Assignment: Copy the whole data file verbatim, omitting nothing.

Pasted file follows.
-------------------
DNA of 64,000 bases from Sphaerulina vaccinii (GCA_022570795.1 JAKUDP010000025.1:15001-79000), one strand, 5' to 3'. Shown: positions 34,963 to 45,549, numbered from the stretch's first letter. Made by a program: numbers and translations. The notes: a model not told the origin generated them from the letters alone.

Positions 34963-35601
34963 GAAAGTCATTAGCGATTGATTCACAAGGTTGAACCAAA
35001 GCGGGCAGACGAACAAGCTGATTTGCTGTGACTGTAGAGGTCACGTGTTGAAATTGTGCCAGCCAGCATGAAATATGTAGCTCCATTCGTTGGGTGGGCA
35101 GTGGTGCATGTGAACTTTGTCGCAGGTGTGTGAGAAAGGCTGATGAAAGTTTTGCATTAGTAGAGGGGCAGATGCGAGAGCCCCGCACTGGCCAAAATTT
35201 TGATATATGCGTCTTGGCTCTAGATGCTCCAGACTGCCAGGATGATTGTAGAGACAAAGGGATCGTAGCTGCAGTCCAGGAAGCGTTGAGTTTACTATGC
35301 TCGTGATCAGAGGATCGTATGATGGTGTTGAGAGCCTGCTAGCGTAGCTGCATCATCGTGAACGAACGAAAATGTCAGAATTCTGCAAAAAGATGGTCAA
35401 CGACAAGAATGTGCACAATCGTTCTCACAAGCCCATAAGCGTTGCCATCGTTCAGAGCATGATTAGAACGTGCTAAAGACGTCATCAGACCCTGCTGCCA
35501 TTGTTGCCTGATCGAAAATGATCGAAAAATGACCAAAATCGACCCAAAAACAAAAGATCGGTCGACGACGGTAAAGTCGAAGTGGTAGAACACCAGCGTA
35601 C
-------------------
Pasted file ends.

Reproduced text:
DNA of 64,000 bases from Sphaerulina vaccinii (GCA_022570795.1 JAKUDP010000025.1:15001-79000), one strand, 5' to 3'. Shown: positions 34,963 to 45,549, numbered from the stretch's first letter. Made by a program: numbers and translations. The notes: a model not told the origin generated them from the letters alone.

Positions 34963-35601
34963 GAAAGTCATTAGCGATTGATTCACAAGGTTGAACCAAA
35001 GCGGGCAGACGAACAAGCTGATTTGCTGTGACTGTAGAGGTCACGTGTTGAAATTGTGCCAGCCAGCATGAAATATGTAGCTCCATTCGTTGGGTGGGCA
35101 GTGGTGCATGTGAACTTTGTCGCAGGTGTGTGAGAAAGGCTGATGAAAGTTTTGCATTAGTAGAGGGGCAGATGCGAGAGCCCCGCACTGGCCAAAATTT
35201 TGATATATGCGTCTTGGCTCTAGATGCTCCAGACTGCCAGGATGATTGTAGAGACAAAGGGATCGTAGCTGCAGTCCAGGAAGCGTTGAGTTTACTATGC
35301 TCGTGATCAGAGGATCGTATGATGGTGTTGAGAGCCTGCTAGCGTAGCTGCATCATCGTGAACGAACGAAAATGTCAGAATTCTGCAAAAAGATGGTCAA
35401 CGACAAGAATGTGCACAATCGTTCTCACAAGCCCATAAGCGTTGCCATCGTTCAGAGCATGATTAGAACGTGCTAAAGACGTCATCAGACCCTGCTGCCA
35501 TTGTTGCCTGATCGAAAATGATCGAAAAATGACCAAAATCGACCCAAAAACAAAAGATCGGTCGACGACGGTAAAGTCGAAGTGGTAGAACACCAGCGTA
35601 C